2. the Court of Appeal’s narrow construction of section 12 of the 1978 Act means that statutory bodies will possibly need to be able to rely on some other power to revoke or withdraw an existing decision, if they consider it to contain legal error. Careful consideration will need to be given to the relevant underlying statutory scheme for a particular decision maker. We note, in this regard, that the court distinguished between section 12 of the 1978 Act, which does not confer an express power to revoke, and section 14 of the 1978 Act, which does confer such a power in the context of rule-making functions being performed. The court also confirmed that it must be necessary, rather than merely convenient, for a power to withdraw or revoke to be implied into a statutory scheme;
  3. if no power to withdraw or revoke can be identified, statutory bodies may need to consider consenting to Judicial Review proceedings being brought to seek a quashing order in respect of the relevant decision, rather than merely agreeing to withdraw it. This will have a cost impact, and may give rise to difficult questions over bodies’ powers to commence proceedings if a willing claimant does not come forward; and
  4. the Court of Appeal decided not to comment on the ongoing relevance of common law exceptions to the functus officio doctrine which had hitherto been thought to apply in the case of fraud and fundamental mistake of fact (i.e. distinct from fundamental legal error). The court indicated however, that the question of whether a decision had been affected by fraud could only be decided by a court.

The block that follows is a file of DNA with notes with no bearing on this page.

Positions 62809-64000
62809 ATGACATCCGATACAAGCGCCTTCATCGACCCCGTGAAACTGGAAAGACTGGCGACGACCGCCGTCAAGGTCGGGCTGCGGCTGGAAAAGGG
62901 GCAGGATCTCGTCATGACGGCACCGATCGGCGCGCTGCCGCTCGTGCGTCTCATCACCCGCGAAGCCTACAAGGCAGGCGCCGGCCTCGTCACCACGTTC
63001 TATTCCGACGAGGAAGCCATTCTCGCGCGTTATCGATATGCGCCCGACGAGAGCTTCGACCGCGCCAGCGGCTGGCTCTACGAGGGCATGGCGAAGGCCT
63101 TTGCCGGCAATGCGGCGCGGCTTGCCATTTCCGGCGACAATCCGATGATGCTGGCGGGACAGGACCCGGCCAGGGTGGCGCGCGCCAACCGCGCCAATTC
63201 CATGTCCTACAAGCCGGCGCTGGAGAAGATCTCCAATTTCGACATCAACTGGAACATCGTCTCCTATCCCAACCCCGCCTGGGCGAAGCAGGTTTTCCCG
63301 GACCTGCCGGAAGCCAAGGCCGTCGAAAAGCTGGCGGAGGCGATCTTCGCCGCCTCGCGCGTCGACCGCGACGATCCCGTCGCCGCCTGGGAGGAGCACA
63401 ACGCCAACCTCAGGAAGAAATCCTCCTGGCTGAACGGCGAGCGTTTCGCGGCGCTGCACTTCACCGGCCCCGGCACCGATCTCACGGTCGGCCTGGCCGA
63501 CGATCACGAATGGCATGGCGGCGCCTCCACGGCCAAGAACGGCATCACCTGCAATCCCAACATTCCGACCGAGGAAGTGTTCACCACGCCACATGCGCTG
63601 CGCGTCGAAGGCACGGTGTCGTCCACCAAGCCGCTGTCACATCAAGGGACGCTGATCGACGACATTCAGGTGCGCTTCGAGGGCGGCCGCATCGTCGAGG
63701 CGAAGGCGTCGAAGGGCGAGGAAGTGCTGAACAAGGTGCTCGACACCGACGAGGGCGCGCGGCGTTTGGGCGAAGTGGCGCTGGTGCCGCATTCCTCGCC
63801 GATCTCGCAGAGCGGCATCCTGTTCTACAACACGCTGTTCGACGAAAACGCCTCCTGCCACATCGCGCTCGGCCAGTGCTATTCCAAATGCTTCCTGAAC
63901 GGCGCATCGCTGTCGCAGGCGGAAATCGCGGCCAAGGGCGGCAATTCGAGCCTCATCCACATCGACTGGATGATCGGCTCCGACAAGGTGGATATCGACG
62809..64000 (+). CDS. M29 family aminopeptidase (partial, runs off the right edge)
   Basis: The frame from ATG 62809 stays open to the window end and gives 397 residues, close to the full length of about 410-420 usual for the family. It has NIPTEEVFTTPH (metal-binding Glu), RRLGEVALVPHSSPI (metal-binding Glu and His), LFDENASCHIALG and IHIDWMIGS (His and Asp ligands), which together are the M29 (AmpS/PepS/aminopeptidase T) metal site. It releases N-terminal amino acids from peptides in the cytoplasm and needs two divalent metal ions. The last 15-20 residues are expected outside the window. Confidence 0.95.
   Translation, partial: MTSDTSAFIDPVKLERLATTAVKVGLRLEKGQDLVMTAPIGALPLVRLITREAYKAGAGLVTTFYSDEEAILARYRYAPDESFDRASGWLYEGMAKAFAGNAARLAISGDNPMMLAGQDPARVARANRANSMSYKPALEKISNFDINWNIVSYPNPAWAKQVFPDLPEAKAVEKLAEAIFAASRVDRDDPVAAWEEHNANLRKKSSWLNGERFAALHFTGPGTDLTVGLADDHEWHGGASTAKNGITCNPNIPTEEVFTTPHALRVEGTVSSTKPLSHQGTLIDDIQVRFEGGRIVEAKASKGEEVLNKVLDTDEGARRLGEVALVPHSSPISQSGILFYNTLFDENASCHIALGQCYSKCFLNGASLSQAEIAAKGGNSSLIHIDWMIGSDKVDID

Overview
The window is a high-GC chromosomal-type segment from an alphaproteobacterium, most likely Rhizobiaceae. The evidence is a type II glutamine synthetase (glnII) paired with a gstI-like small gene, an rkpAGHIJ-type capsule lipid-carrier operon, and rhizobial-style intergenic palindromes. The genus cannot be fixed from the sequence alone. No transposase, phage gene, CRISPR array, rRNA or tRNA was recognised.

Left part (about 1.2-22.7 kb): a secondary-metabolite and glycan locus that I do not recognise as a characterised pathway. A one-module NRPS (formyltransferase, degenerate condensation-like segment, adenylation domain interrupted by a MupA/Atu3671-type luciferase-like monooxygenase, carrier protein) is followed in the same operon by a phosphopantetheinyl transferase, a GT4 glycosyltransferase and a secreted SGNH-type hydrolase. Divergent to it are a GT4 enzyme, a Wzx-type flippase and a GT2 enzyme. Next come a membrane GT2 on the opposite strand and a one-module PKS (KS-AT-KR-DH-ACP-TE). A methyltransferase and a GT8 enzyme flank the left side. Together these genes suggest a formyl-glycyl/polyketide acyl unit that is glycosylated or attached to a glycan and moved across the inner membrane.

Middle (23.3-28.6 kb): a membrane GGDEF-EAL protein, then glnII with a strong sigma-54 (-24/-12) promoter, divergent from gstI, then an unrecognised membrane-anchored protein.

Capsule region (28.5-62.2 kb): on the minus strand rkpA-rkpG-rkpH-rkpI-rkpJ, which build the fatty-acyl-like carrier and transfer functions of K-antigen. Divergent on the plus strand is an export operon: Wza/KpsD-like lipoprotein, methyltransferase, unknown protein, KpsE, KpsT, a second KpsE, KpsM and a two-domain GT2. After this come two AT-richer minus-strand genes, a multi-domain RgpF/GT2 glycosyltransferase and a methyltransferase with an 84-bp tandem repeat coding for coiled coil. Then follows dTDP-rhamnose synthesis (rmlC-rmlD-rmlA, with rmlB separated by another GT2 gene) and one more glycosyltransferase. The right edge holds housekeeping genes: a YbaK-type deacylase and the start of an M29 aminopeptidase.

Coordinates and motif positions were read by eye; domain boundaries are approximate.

Our expert public law and regulatory lawyers can provide specialist advice on whether the functus officio doctrine applies to your statutory scheme, both on the development of policies and procedure for post-decision reviews, and in response to threatened legal challenges. Please get in contact with Amy Tschobotko or Jason Tandy, both of whom acted for the Ombudsman in this case.


[1]               Functus officio is a legal doctrine that once an office holder or decision maker has performed his function or discharged his duty, he has no further role or status in the matter.